Atropa belladonna is a poisonous plant that can cause anticholinergic effects when ingested. Roots, leaves, and fruits of the plant contain the alkaloids atropine, hyoscyamine, and scopolamine, which can lead to an anticholinergic toxidrome; however, not all characteristics of the toxidrome are necessarily present in each case of poisoning. We present an infant who suffered serious seizures after ingestion of a homeopathic agent containing A. belladonna. The 20-day-old infant arrived at the emergency department with fever and generalized seizures for 30 minutes, 2 hours after ingesting the correct dose of a homeopathic medication agent used for infantile colic. The patient was treated with intravenous benzodiazepines and antibiotics after a full sepsis work up; all the laboratory results were normal and the fever resolved after several hours. The infant recovered fully with normal neurological function and a normal electroencephalogram. This infant probably manifested what is known as the central anticholinergic syndrome. We discuss his presentation and review of the literature on this topic.
Abstract “Death rattle” is a term used to describe the noisy sound produced by dying patients caused by the oscillatory movements of secretions in the upper airways. Antimuscarinic drugs, including atropine, scopolamine (hyoscine hydrobromide), hyoscine butylbromide, and glycopyrronium, have been used to diminish the noisy sound by reducing airway secretions. We report on the effectiveness of sublingual atropine eyedrops in alleviating death rattle in a terminal cancer patient. We present a 58-year-old man with pancreatic cancer who was admitted to our hospital because of severe dyspnea, cough, and death rattle with excessive bronchial secretion as a result of multiple lung metastases. We administered 1% atropine eyedrops sublingually to obviate the need for subcutaneous infusions and to prevent somnolence. On the basis of our experience, we conclude that atropine eyedrops, administered sublingually for distressing upper respiratory secretions, may be an effective alternative to the injection of antimuscarinic drugs, or as an option when other antimuscarinic formulations are not available.
Datura stramonium is an herbaceous annual plant. All parts of the plant contain tropane alkaloids such as atropine and scopolamine. We report the case of a 22-year-old man admitted to a general hospital for visual and aural hallucinations. One week after his admission, as the hallucinations remained, the patient was transferred to a psychiatric hospital. Neither blood nor urine was conserved during his hospitalization, so a hair analysis was requested in order to identify a possible consumption of a Datura seed infusion.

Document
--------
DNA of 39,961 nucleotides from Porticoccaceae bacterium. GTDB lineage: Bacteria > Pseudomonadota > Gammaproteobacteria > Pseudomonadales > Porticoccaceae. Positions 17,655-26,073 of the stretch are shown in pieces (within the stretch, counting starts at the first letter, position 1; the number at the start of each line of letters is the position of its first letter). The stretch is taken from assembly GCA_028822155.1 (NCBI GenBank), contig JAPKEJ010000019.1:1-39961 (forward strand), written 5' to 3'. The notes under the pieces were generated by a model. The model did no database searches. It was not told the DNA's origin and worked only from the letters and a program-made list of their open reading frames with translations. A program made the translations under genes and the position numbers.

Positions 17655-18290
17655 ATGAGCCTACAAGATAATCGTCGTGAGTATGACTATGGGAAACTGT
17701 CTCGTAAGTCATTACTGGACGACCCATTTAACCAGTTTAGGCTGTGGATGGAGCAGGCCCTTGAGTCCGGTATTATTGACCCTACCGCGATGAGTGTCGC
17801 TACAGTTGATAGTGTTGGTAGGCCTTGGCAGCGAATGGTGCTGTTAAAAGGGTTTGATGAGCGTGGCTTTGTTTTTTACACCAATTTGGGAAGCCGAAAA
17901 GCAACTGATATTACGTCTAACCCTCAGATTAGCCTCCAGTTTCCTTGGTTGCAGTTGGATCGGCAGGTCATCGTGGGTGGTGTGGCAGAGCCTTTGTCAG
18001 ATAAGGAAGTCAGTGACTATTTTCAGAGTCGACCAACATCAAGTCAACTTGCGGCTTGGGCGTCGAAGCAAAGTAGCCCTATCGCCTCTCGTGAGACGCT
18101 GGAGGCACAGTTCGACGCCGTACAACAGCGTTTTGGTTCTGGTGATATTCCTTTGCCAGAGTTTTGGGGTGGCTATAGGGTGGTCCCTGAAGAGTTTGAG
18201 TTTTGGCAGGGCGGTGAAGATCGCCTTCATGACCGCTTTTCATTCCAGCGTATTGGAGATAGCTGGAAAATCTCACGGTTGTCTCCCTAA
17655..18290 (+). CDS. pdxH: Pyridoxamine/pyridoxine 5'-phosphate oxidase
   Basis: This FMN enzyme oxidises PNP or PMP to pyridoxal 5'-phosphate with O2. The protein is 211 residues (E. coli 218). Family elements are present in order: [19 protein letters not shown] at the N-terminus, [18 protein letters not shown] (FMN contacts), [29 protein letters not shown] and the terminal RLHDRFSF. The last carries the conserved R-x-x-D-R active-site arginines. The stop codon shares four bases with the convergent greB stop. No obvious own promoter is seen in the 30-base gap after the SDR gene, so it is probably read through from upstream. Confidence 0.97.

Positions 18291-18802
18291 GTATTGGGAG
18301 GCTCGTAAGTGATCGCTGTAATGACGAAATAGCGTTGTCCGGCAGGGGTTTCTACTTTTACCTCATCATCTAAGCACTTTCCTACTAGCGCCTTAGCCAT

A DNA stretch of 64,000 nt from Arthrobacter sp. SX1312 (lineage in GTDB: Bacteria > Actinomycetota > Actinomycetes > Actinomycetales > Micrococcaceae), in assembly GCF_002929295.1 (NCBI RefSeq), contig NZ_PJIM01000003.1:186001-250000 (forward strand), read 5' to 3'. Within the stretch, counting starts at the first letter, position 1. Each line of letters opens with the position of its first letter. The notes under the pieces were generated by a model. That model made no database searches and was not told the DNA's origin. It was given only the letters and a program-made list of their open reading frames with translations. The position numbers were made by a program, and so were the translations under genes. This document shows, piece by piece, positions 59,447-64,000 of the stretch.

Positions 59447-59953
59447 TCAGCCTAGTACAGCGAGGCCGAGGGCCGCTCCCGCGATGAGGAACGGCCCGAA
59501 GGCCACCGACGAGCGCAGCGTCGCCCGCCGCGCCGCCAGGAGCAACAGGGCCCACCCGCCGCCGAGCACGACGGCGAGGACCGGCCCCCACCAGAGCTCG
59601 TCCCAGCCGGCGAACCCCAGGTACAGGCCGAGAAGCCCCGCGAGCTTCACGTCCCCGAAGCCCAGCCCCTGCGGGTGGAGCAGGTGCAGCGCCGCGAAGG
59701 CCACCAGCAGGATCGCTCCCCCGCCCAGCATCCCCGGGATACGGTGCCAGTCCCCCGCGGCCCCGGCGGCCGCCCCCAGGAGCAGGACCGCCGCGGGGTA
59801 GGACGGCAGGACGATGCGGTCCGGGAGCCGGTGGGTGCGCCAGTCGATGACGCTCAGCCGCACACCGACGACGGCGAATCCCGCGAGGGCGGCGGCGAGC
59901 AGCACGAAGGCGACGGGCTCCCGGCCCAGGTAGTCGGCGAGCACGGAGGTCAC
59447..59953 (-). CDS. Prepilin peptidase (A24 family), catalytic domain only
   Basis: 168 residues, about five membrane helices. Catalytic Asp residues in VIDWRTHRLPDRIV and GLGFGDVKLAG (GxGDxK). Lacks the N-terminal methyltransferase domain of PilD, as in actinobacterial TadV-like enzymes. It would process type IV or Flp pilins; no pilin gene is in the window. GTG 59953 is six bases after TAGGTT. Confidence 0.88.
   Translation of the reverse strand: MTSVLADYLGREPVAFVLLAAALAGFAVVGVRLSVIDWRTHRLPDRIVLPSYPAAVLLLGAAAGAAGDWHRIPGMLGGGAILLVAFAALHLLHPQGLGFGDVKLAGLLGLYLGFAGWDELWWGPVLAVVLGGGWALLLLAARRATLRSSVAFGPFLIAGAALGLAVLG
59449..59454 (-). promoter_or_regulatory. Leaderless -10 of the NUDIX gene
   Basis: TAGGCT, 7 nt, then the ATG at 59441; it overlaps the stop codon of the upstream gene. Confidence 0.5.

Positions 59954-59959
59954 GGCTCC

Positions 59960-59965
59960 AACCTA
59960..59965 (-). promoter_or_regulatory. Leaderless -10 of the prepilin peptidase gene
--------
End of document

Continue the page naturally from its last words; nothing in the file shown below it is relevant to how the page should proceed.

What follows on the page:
Atropa belladonna, commonly known as belladonna or deadly nightshade, ranks among one of the most poisonous plants in Europe and other parts of the world. The plant contains tropane alkaloids, including atropine, scopolamine, and hyoscyamine, which are used as anticholinergics in Food and Drug Administration (FDA) approved drugs and homeopathic remedies. These alkaloids can be very toxic at high dose. The FDA has recently reported that Hyland’s baby teething tablets contain inconsistent amounts of Atropa belladonna that may have adverse effects on the nervous system and cause death in children, thus recalled the product in 2017. A greater understanding of the neurotoxicity of Atropa belladonna and its modification of genetic polymorphisms in the nervous system is critical in order to develop better treatment strategies, therapies, regulations, education of at-risk populations, and a more cohesive paradigm for future research. This review offers an integrated view of the homeopathy and neurotoxicity of Atropa belladonna in children, adults and animal models, as well as its implications to neurological disorders. Particular attention is dedicated to the pharmaco/toxicodynamics, pharmaco/toxicokinetics, pathophysiology, epidemiological cases, and animal studies associated with the effects of Atropa belladonna on the nervous system. Additionally, we discuss the influence of active tropane alkaloids in Atropa belladonna and other similar plants on FDA-approved therapeutic drugs for treatment of neurological disorders.